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Statistical Blunders and Manipulations

David Green, 7 October 2004

Something has gone badly wrong with the Home Office statistical service. Not all that long ago you could place reasonable reliance on official statistics. Today a mixture of bungling and deceit seem to be the rule.
I recently sent an email to the Home Office about the prison statistics asking them to clarify a figure on page 173 (Table 9.10) of Prison Statistics 2002. One row refers to ‘Males aged under 17’ and the next row to ‘Males aged 18-20’. If interpreted literally,this means that the figures for males aged 17 are not included.
I asked the Home Office if the phrase ‘Males aged under 17’ should be ‘Males aged 17 and under’?
They replied a few weeks later by saying that ‘under 17’ means under 17.999 recurring. Here is the exact quotation:
“In response to your recent enquiry regarding the above, the ‘aged under 17’ refers to those aged 17 or under in whole years (so up to 17.999….. years).”
Unless I am sadly mistaken, it would surely be much clearer to say ‘under 18’.
This was probably an example of bungling, but the Home Office is also not above statistical manipulation that can not be put down to error. Take a look at this short report on the Government’s policy targets.

1 comment on “Statistical Blunders and Manipulations”

  1. As a maths teacher with 25yrs experience this does not surprise me. Too many people are think it is OK to admit to being thick at maths. Only recently an ET Chairman admitted at the beginning of proceedings that Maths was not his strong point (feeling secure in his status as a qualified lawyer!).
    Counsel, for the defence, set out to undermine my calculation for outstanding holiday pay (I had WON my case proving that TUPE applied even though my Union, the NUT, refused to support my claim on the grounds that TUPE was far too complex!)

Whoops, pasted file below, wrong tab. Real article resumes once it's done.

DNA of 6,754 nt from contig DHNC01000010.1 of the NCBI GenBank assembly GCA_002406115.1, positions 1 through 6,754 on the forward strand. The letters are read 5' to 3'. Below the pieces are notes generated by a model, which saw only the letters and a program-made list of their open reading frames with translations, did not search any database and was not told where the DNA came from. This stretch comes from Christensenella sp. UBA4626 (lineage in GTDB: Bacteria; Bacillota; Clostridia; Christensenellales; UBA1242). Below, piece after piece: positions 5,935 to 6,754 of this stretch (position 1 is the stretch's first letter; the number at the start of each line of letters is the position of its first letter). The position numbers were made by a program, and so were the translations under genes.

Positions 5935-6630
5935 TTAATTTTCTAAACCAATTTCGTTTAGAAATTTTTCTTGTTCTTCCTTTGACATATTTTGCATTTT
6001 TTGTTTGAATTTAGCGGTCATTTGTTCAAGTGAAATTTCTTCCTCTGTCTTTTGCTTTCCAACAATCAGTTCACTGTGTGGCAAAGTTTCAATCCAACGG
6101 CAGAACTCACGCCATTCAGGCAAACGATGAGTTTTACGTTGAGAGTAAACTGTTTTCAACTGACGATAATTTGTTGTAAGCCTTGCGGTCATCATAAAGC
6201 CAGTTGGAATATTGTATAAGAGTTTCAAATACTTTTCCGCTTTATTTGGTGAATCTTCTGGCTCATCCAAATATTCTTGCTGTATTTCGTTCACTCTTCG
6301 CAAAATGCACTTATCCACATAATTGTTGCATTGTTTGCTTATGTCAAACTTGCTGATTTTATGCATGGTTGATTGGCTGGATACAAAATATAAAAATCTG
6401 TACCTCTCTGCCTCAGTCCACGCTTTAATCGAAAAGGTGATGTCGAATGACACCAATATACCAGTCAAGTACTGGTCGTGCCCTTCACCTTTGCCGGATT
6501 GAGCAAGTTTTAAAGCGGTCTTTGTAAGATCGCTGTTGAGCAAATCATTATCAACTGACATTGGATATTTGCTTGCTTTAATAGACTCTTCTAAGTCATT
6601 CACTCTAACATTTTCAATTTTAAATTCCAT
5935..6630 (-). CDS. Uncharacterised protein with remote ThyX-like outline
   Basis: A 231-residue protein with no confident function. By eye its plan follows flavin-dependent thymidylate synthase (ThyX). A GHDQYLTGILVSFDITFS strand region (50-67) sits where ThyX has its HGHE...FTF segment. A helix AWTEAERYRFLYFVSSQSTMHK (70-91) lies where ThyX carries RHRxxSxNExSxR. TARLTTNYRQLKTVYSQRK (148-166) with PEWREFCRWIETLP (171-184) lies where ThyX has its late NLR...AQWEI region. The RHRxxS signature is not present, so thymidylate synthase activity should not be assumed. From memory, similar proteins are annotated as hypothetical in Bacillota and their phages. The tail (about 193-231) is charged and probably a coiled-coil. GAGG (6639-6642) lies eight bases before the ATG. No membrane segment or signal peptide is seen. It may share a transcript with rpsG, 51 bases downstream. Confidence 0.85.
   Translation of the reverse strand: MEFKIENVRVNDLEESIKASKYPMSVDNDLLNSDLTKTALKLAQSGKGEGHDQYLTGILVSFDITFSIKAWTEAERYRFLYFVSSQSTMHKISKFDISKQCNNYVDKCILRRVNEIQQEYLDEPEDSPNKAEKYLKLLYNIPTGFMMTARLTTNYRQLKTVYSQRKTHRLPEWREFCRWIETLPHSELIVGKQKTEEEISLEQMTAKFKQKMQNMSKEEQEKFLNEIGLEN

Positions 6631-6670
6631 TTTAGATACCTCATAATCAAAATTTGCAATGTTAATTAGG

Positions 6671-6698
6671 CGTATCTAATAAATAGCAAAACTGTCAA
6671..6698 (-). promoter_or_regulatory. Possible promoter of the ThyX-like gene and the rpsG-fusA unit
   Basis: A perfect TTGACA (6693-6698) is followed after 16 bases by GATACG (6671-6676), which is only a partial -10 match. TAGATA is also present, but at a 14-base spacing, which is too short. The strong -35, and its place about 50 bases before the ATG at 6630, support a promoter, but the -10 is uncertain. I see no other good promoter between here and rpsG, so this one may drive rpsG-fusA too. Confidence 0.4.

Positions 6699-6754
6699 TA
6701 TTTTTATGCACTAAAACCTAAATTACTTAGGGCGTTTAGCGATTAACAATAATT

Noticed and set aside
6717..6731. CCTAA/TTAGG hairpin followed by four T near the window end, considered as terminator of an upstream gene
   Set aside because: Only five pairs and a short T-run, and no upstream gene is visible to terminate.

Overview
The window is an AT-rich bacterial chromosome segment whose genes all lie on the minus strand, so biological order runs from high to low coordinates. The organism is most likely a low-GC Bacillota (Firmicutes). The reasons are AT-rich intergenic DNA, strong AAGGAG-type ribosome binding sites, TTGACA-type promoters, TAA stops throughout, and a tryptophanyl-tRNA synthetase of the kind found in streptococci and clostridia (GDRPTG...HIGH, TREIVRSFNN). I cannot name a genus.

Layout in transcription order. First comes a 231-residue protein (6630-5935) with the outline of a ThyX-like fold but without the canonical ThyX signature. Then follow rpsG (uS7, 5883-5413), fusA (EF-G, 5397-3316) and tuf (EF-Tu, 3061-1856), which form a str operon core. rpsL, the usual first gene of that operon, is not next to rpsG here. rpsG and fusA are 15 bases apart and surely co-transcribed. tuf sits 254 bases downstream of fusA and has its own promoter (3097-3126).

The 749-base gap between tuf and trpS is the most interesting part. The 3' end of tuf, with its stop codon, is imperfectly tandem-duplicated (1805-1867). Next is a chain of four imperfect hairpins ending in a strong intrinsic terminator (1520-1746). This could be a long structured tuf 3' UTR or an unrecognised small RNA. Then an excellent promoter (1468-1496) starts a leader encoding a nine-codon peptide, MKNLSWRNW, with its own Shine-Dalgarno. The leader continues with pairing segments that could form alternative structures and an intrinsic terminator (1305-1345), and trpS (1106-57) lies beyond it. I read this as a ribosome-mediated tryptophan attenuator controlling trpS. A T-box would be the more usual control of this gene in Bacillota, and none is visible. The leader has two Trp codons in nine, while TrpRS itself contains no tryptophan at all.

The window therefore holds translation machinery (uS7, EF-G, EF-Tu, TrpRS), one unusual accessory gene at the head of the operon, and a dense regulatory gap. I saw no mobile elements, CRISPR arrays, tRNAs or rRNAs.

When I disagreed and informed counsel that I was a maths teacher he quickly re-directed the question to the Chairman who was only to willing to agree!
    As a barrister and expert in Employment Law he knew that DWP states a fraction of a day is rounded up to a full day, yet deliberately set out to defraud me of a days pay by rounding down 30.33 days to 30. Something I and any other Engineer, Mathematician or Scientist would have done automatically especially if ignorant of the law.
    Proving that even the most capable can fall victim due to con-artists due to ignorance – in this case LAW.
    The Barrister cannot claim to be ignorant of this fact (rounding up – which is understandable as a worker who does one seconds work has spent both time And money in order to arrive at work) as he has been called to the Bar having proven his expertise in this field!
    I often use my own experiences in order to encourage students to see the importance of learning and since we all work, we should all take maths far more seriously than we do. This incident however highlights the fact that even experts are at risk if ignorant of the law, if confronted by unscrupulous barristers only to willing to take advantage of others ignorance.
    How many times has he used terms such as Formula, Fractions, Decimals Algebraic Equation and percentages in order to intimidate a witness into agreeing i.e. Chairman – I would not to able to calculate ‘on my toes a mathematical equation with all the above terms quoted verbally – I don’t mind saying so!
    After accusing me of including all public holidays in my calculation, he completely ignored all PH’s in his own calculation. Of which 3 occurred before redundancy, Xmas Day Boxing Day and New years day, therefore denying me a further 3 days. He was neither a qualified accountant, nor qualified in anything remotely to do with Maths/Teacher, yet he had the cheek to challenge a qualified teacher of Mathematics! Or maybe who could not accept my professional status due to my Scouse accent and my obvious unfamiliarity with Tribunal etiquette!
    As a recognised expert in Employment Law he deliberately, and wilfully, set out to defraud me of one days pay. In this instance ‘ignorance cannot be used as a form of defence, if so, then clearly he is not an expert or competent to be called to the Bar!
    Since I have not worked since winning my case, over 2 years, the amount he tried to deny me is now equal to a weeks benefit!
    Dissatisfied with the ET, the remedy hearing, and the days pay which is still outstanding and had been included in the judgement, is still outstanding I therefore intend to take my case to the civil court representing myself again if needs be!

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